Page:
Pharmaceutical executives to be sentenced for criminal activities related to opioid crisis

This appeared in The Millennial Source

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Eight months after being found guilty of a racketeering conspiracy, five top executives of Insys Therapeutics are set to receive their sentences. The defendants, which include former Insys CEO John Kapoor, were found to have bribed doctors to push the company’s painkiller, Subsys, on patients, even when the drug wasn’t needed.

The case is notable for being the first time a pharmaceutical CEO has been convicted of racketeering related to opioids, according to Bloomberg.

It could establish a precedent for prosecuting other pharmaceutical executives in the midst of what the United States government has deemed an opioid crisis in the country.

What did the executives do?

Alongside Kapoor, Michael Gurry and Richard Simon, Sunrise Lee and Joseph Rowan were found to have paid doctors to promote Subsys at marketing events and to their patients, according to the BBC. Kapoor was accused of lying to insurance companies about patients’ need for Subsys.

According to the National Institute on Drug Abuse, Fentanyl, a synthetic opioid, is similar to morphine in its chemical makeup but is “50 to 100 times more potent,” and is therefore highly addictive. It is intended for severe pain or to relieve pain after surgery.

The conviction

In addition to racketeering charges, the defendants were also charged with mail and wire fraud.

As The New York Times has reported, the conviction of the Insys executives likely represents the beginning of the U.S. government holding pharmaceutical companies culpable for their role in the spread of the opioid crisis in America.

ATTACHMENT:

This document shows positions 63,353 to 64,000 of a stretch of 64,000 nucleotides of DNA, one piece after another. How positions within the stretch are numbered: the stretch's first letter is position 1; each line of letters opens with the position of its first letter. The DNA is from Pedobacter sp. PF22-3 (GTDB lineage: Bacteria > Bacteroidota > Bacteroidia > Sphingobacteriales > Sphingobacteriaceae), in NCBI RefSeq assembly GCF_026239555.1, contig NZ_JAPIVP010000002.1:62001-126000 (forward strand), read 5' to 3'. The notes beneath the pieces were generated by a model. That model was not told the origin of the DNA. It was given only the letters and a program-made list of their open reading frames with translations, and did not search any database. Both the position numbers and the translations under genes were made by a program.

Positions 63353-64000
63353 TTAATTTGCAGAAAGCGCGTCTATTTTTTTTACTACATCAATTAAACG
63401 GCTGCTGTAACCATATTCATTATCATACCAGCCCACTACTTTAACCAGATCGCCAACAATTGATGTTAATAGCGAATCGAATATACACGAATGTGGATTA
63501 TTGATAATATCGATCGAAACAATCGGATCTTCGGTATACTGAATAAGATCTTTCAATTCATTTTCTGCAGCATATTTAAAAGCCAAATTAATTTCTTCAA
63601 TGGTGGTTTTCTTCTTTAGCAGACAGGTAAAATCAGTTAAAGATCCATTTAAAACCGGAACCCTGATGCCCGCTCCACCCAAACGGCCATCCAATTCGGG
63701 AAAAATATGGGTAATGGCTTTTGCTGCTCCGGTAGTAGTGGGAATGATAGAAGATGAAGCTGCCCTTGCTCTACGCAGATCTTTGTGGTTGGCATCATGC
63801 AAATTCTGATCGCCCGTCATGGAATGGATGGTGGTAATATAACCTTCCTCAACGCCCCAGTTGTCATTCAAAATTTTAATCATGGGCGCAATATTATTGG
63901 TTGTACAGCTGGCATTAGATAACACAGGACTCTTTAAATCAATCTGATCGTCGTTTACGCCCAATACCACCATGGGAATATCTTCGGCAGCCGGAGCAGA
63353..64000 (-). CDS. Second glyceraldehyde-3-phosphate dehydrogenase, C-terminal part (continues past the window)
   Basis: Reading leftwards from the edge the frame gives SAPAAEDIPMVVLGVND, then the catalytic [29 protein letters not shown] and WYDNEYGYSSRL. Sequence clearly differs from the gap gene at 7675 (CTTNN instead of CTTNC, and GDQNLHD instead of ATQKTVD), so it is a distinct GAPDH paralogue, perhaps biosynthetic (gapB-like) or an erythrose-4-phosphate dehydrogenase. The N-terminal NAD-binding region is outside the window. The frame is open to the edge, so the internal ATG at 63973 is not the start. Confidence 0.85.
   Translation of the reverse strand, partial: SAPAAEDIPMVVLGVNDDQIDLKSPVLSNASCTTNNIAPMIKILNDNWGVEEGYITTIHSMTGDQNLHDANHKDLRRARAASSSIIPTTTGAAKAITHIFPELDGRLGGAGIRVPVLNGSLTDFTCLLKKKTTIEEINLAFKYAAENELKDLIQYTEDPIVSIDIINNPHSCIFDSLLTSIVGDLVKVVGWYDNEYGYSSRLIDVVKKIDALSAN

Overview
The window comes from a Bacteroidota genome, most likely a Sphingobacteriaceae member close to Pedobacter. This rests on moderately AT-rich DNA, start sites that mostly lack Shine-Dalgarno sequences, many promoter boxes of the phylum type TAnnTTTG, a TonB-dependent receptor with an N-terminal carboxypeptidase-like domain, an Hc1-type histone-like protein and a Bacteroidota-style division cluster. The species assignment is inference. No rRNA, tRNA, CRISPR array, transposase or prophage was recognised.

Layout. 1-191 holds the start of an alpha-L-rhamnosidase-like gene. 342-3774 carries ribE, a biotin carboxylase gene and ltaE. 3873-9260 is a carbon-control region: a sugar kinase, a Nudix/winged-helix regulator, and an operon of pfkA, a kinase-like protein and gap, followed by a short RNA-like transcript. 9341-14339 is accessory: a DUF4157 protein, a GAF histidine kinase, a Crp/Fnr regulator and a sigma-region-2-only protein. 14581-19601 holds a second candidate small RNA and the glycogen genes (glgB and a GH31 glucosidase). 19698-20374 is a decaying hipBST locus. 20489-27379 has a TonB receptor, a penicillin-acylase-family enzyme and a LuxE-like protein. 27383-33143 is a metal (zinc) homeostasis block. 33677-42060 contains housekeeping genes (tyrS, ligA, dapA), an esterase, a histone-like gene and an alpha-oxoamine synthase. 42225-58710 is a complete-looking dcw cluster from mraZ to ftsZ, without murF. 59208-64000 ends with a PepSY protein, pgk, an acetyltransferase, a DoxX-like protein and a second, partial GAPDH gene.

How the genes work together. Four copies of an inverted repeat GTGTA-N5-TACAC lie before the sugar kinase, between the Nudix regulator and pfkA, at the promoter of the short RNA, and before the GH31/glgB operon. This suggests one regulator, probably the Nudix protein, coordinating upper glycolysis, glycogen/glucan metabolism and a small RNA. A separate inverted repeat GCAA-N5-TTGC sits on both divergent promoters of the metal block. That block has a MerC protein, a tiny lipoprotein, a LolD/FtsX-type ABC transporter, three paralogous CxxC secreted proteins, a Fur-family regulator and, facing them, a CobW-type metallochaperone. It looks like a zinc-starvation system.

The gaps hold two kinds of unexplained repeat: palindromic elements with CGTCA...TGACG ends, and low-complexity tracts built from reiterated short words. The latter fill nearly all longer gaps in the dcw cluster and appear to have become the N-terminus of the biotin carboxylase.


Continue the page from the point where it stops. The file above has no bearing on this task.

In April 2019, federal prosecutors also charged Rochester Drug Cooperative, a major pharmaceutical distributor, and its CEO with drug trafficking, according to ABC News. It was the first such charge against a pharmaceutical company. The company agreed to pay a $20 million penalty in return for a non-prosecution consent decree. It still faces civil lawsuits for its role in the opioid crisis.

The sentencing

Prosecutors have singled out Kapoor as the CEO and asked that he be given a sentence of 15 years. In 2018, after five years on the Forbes Billionaire list, Kapoor dropped off the list, though he still remains a multimillionaire.

Two other Insys executives, Michael Babich and Alec Burlakoff, separately pleaded guilty to racketeering charges and will also be sentenced in January, according to the Boston Herald.

The U.S. opioid crisis

The Centers for Disease Control and Prevention have collected data on drug overdoses in America. The CDC’s most recent data found that more than 700,000 people died due to drug overdoses from 1999 to 2017. There were 70,000 drug-related deaths in 2017 alone, up from 52,000 in 2015 and 64,000 in 2016.

Of those overdoses, 68 percent “involved a prescription or illicit opioid,” according to the CDC.

The HHS says that pharmaceutical companies in the 1990s reassured healthcare providers that their opioid pain relievers were not addictive. As a result, doctors over-prescribed the drugs and addiction rates soared.

Other culprits in the opioid crisis include so-called “ pill mills,” walk-in clinics that provide prescriptions for opioid painkillers with little oversight or diagnostic work, according to ABC News. Such clinics started appearing in the 1990s but exploded in the early 2000s.

What is racketeering?

Racketeering is generally associated with organized crime, according to CNN. Racketeering charges, which can include kidnapping, murder, and bribery, have been used to get convictions against large mafia families.

The charge is covered by the Racketeer Influenced and Corrupt Organizations (RICO) Act, passed in 1970. The act was originally designed to prevent the “infiltration of organized crime and racketeering into legitimate organizations operating in interstate commerce,” according to the U.S. Department of Justice.

Originally published at on January 16, 2020.

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